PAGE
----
3. Funny, I was just having a conversation about this with the copy editor of my university’s school newspaper. She likes to read books, mostly classics, in fancy, metallic, and lether bound binding. I replied that I preferred ebooks because I liked to read brick sized fantasy tomes and the physical versions are too heavy to carry everywhere. Discussion ensued.

    Liked by 1 person

    1. The more and more I read on my eReader, the more I realize the clumsiness of physical books. The bulk of a epic fantasy book is a great example. Thanks for stopping by and commenting. I’ll bet back to our Camp Cabin soon!

      Liked by 1 person

      1. Well, I actually prefer physical books if I don’t have to carry them around, but the moment I do… ebooks all the way. 😉 I still have quite a book collection though. My bookshelves are so full I’ve had to resort to staking some on my furniture.

        You’re welcome! see you there. 🙂


  4. We are fostering an infant. I’m reading to him daily from my Kindle. My wife said, nope, get the real book; it will mean more if he sees pages being turned.

    She’s got a masters in education, so I’m headed to the bookstore today.

    Liked by 1 person

  5. I hope physical books never become obsolete, at least not until ebook formatting is consistently as good as the typesetting you get with physical books. Nearly every ebook I try to read has annoyances that I have to waste time editing the CSS stylesheet to correct.


    1. I never thought of the formatting thing. I wish there was a universal ebook format and we got it right. Another thing this triggers is when you switch devices. I’m on kindle now, but I was on an epub device previously, and my books don’t transfer. Thanks for the comment!

      Liked by 1 person

  6. I love books. But I stopped buying them for myself. I buy them for my son. I buy them for my husband. But I would rather check them out from the library, ebook or physical form, and save the space in my life for other things. I realized when we packed to move here, 30 plus boxes of books. How many did I read again and again? How much were they contributing to my daily life once I had read them? They simply took space and effort to maintain.
    I think books will always be around. The number of people publishing is astronomical and growing daily.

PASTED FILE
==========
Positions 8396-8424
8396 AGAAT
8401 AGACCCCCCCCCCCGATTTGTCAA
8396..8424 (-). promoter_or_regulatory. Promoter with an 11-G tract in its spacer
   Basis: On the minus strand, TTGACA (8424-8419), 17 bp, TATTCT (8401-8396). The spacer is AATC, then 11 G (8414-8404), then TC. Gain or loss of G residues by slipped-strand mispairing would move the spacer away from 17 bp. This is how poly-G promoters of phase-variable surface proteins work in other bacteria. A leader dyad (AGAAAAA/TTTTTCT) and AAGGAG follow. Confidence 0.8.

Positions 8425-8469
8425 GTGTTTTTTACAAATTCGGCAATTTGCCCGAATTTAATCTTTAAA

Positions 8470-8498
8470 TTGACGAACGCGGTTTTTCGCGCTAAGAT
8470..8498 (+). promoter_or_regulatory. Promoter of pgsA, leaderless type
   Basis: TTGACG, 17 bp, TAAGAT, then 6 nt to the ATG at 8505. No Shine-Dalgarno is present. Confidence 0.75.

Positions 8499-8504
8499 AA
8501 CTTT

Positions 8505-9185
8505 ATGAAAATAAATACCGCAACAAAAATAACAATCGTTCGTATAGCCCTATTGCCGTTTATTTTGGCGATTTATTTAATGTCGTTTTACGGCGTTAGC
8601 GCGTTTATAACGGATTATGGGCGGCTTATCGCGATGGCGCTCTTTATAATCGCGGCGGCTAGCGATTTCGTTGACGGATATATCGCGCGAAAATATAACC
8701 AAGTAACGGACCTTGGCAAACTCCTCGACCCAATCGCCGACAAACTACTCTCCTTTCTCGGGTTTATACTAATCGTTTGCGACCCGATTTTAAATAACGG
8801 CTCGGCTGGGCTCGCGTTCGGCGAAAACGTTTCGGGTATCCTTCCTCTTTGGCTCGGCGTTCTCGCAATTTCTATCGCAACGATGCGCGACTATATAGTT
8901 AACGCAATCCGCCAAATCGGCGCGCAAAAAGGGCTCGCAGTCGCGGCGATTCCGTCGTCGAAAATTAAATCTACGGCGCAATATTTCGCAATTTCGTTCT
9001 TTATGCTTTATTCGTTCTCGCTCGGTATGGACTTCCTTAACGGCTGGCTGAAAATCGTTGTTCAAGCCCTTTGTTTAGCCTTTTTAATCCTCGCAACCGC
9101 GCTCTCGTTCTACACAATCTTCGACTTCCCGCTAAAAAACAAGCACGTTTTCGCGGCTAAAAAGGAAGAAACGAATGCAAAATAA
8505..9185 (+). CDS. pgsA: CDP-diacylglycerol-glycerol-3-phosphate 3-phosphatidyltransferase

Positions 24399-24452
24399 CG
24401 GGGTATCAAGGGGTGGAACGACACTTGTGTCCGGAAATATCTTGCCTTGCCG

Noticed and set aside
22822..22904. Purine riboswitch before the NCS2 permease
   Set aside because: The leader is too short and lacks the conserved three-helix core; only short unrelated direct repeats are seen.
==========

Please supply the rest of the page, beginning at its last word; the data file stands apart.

1. I borrow from the library all the time, too! Both physical books and digital. Physical books will continue to be great gifts for others, I don’t see us switching that to digital due to the multiple formats available. And a physical book actually feels like you’re giving a gift. Thanks for the comment!

      Liked by 1 person

  7. I adore books but am slowly streamlining to just chosen favourites. Cookbooks will be strictly pruned soon. One important aspect you’ve not mentioned is accessibility, for those with various forms of disability ebooks are a fantastic development. Great post as ever.

    Liked by 1 person

  8. I don’t think physical books will ever completely go away–as shown by the response to your newsletter, bookworms really love physical books! I honestly think I’m more likely to read a book if I have it in physical format. For one thing, it’s right there in plain sight, not hidden in a list of other names on my Kindle. For another, I love turning pages and seeing myself progress through the book visually (the percentage bars on ebooks don’t do it for me). And then I love seeing the beautiful covers/maps/etc. in physical books. (I have a black & white, non-touchscreen Kindle, so it’s hard to see covers/drawings/special formatting.)

    But there are tons of pros to ebooks as well. Firstly, they’re cheaper. If I’m going to buy a book, I’ll probably end up buying the ebook, and I get all of my physical books from the library. (Although, I get most of my ebooks from the library as well!) Secondly, if I’m lying in bed, I don’t have to hold the book up like I do with a physical book. I can just lie on my side because there’s not double-sided pages. Which is kind of weird, but it’s a big plus for me. And then, when travelling, there’s so much information you can fit in such a small space! Which is awesome.

    I love physical books and I love reading them, but I think they are going to diminish. And who knows, maybe we’ll find a completely new way to read a book in the future! 😉 This was a really interesting discussion and I like sharing my thoughts.

    Liked by 1 person

  9. Physical books give me a sense of comfort in an otherwise always changing world. They are there; always the same, always progressing only when I want them to. They feel nice and I like to hold them. It has such a calming energy. I avidly collect, despite being a minimalist otherwise.


  10. I’m a reader and I have never bought an ebook in my life, nor do I plan to. I love my books…piled up all over the place…recently got an amazon gift code and bought….BOOKS lol

    Liked by 1 person